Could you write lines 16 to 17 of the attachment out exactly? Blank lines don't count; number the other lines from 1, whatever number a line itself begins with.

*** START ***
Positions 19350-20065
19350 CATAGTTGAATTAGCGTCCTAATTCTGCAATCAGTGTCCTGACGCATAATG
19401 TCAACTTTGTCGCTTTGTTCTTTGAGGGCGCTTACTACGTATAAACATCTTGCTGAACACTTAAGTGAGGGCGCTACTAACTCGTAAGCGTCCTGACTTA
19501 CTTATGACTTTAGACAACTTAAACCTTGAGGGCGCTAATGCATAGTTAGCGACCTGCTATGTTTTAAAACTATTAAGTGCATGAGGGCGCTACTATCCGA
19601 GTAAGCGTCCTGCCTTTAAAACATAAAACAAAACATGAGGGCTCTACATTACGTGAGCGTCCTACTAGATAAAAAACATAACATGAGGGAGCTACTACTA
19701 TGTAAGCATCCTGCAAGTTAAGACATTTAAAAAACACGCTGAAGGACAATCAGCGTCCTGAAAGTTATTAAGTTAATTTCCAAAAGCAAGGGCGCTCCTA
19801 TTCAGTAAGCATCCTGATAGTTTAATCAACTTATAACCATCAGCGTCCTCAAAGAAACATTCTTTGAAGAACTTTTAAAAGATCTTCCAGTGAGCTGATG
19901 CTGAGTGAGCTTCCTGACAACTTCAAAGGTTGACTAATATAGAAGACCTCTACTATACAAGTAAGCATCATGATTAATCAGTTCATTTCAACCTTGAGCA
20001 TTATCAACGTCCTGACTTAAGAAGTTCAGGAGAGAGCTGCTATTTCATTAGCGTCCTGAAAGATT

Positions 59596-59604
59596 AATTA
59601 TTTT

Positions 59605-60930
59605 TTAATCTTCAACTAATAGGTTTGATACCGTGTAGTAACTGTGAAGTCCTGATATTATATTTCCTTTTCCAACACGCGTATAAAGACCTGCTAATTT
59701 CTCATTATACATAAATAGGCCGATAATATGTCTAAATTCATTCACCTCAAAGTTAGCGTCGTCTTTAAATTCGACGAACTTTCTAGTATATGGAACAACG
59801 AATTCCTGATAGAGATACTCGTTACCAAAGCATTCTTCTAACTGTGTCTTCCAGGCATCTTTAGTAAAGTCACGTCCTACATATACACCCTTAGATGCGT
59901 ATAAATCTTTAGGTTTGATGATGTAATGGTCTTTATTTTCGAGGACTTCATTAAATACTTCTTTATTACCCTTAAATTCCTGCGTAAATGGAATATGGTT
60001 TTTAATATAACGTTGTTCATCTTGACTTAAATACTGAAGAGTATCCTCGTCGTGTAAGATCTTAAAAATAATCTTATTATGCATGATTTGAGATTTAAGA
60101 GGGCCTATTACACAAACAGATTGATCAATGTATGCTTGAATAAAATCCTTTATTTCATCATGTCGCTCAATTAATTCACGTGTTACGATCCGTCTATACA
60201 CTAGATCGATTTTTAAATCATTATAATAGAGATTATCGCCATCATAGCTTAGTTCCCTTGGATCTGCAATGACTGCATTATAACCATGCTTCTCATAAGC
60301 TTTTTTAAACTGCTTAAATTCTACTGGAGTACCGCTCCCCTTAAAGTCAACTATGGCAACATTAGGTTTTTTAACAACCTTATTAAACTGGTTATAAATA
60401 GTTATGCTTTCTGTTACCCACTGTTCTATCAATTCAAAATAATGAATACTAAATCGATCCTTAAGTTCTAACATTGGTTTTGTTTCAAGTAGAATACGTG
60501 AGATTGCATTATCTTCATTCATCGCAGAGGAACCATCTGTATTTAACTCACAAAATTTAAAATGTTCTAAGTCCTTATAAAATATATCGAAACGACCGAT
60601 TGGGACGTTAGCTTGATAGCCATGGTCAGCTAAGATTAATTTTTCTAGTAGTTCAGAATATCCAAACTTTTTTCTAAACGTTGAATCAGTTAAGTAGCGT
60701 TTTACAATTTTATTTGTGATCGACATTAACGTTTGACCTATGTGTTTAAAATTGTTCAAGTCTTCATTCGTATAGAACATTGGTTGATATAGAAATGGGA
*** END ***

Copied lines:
59801 AATTCCTGATAGAGATACTCGTTACCAAAGCATTCTTCTAACTGTGTCTTCCAGGCATCTTTAGTAAAGTCACGTCCTACATATACACCCTTAGATGCGT
59901 ATAAATCTTTAGGTTTGATGATGTAATGGTCTTTATTTTCGAGGACTTCATTAAATACTTCTTTATTACCCTTAAATTCCTGCGTAAATGGAATATGGTT